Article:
Thursday, March 27, 2014

Bowls and Doilies Revealed By A Snow Squall

Snow fell as I hiked through the woods in late March.  The snowflakes highlighted some evidence of the insect and spider world that I otherwise would have missed. 
bowl and doily spider web
Without the dusting of snowflakes on the many bowl and doily spider webs I saw scattered throughout the woods, I doubt I would have noticed the unique spider webs and the prey they held.
bowl and doily spider webs
The snowflakes highlighted the bowls and the anchoring silk threads above the bowls.  The doilies were not very noticeable.
bowl & doily spider web

   Here is a close-up of a web's bowl with the spider's prey on the underside.  I would presume those insects flew into the anchor lines and fell into the bowl where they were captured by the spider and pulled below to the spider's lair in the 'doily' area.
prey in a snow-coated web of a bowl and doily spider, Frontinella communis

  Here is a photo of a bowl and doily spider, Frontinella communis hanging out under its snow-coated web.  The spider does look rather cold, but it did actually move away from my macro lens.
bowl and doily spider, Frontinella communis
Who would have thought that with winter's grip still strong this spring that so many spiders and flying insects would  already be active?

Thursday, March 20, 2014

A Traveling Loon Visits On The First Day Of Spring

   A Red-Throated Loon was passing through the area and popped up for a visit on this first day of spring.  In recent days there has been quite a parade of visitors here along the river since the waterfowl are on the move with the arrival of spring.
Red-throated loon with winter plumage
   I glanced out the window this morning and saw a loon-shaped bird on the river.  I almost broke my neck.... I exclaimed, "What was that.... a loon?"  We rarely see loons around here in Pennsylvania.
Red-throated loon in Pa
  Notice how the Red-throated Loon looks slimmer and perhaps daintier than the Common Loon.   I suppose that's because Red-throated Loon holds its head tilted slightly upward and that accentuates its thin, pointed, upturned bill.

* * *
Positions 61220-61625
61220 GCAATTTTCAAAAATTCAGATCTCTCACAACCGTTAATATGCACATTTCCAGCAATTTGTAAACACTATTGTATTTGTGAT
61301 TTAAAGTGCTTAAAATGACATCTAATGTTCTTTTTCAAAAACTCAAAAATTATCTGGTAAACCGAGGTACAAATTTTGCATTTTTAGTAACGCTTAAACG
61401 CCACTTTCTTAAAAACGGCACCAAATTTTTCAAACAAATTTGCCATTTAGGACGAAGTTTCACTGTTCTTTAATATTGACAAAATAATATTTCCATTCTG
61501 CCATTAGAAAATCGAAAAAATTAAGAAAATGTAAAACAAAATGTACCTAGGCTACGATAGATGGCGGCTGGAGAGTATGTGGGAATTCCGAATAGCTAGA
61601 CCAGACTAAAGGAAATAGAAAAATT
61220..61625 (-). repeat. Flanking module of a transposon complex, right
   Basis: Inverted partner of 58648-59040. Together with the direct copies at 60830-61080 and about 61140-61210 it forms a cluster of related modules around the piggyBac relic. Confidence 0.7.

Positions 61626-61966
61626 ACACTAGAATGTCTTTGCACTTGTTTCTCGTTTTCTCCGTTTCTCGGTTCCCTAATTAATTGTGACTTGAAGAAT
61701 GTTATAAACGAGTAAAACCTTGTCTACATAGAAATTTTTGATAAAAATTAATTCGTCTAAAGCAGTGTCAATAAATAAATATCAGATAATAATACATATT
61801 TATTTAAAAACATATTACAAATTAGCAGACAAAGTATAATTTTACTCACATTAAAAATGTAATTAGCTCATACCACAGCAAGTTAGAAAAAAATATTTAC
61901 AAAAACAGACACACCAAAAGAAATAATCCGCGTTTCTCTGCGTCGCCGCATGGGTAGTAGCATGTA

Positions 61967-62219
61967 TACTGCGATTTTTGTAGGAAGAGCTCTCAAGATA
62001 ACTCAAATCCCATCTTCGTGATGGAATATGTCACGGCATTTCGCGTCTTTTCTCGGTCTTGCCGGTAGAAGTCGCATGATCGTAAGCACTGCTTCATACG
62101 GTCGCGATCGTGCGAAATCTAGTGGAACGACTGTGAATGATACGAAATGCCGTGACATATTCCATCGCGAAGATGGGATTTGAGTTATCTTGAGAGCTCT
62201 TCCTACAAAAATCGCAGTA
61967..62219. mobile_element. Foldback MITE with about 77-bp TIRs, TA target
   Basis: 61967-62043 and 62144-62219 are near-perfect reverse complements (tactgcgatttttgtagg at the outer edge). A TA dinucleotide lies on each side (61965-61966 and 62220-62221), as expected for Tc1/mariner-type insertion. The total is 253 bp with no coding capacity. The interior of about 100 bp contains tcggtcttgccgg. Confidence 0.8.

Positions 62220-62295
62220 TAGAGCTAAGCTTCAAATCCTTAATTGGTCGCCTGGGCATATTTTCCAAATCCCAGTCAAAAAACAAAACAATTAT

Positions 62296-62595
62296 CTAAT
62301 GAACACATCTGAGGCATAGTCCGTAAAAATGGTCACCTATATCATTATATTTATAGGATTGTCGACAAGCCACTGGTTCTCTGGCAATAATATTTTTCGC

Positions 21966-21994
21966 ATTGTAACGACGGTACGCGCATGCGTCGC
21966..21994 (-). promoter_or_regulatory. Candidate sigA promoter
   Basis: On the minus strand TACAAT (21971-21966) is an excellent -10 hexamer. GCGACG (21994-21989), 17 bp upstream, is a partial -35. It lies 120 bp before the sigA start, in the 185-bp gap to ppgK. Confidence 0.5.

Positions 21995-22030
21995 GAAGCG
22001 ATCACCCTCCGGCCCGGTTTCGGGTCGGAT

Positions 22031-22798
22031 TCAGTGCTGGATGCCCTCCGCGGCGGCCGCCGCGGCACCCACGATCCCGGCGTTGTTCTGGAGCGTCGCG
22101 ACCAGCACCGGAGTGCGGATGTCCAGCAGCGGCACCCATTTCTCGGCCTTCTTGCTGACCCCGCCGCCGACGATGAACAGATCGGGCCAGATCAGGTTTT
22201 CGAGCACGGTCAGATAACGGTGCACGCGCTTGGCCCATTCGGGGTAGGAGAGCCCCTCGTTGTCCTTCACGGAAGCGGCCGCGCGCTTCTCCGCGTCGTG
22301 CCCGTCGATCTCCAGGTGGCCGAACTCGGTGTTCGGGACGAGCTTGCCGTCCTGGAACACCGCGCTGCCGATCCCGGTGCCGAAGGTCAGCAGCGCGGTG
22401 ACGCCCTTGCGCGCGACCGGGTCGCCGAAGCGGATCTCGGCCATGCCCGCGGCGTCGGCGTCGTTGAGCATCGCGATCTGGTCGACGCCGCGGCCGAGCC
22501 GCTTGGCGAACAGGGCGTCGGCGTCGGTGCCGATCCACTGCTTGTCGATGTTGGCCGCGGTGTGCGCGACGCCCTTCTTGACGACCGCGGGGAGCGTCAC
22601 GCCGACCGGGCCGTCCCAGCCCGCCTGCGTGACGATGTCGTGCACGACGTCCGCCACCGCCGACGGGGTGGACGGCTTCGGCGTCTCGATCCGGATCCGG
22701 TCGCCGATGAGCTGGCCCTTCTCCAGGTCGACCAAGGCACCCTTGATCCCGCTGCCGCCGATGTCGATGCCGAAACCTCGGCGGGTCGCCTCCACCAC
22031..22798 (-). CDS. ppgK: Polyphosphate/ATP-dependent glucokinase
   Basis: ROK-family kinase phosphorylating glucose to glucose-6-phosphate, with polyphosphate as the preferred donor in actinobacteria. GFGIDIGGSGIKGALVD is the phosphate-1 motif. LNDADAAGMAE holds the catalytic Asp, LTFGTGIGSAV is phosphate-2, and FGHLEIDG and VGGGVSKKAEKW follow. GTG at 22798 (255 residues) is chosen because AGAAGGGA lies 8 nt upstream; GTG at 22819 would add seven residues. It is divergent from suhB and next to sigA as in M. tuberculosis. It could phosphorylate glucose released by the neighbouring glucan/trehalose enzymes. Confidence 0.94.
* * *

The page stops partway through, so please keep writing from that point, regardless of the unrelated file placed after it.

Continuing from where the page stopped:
Red-throated loon
This time of year there's no red throat because the loon is still wearing its winter plumage. 
Check out its gray back with its white speckles.
 That's a lot of back.... enough that the loon could barely reach its tail while preening itself.
Upon hearing that I has seen this Red-throated Loon, my daughter commented, "Must have been really cold up in Canada this winter, 'cause we had Snowy Owls and loons around here".
The fishin' is good here... I hope the loon stays awhile.   I haven't heard loon calls in a few years.

Thursday, March 13, 2014

Three Mergansers and a Fish

   The mergansers have been fishing relentlessly in the river in front of our house.  We have seen as many as seven mergansers actively diving for fish, sometimes all at once.  Imagine a moment on the river with seven areas of spreading ripples... a short while later seven diving ducks pop up from their dives. In this post there are photos of the three kinds of mergansers that visited the river in front of our house... one of the pictures shows a merganser just after it caught a fish.
   Here in this photo, a Common Merganser is flaunting its catch - which happens to be a rather nice-sized Perch.
male Commomn Merganser with fish
  If you haven't had the privilege, sometime you should see a merganser swallow a fish!

   This next photo shows a male Common Merganser.  They seem to be the most common ones we see around here.   Maybe we tend to spot them more often because of their larger size combined with their bright white-and-black markings.
male Common Merganser
 Here is a photo of a female Common Merganser.
female Common Merganser

  Occasionally we see Hooded Mergansers.  They seem to be passing through and are rather elusive - staying mostly along the far riverbank.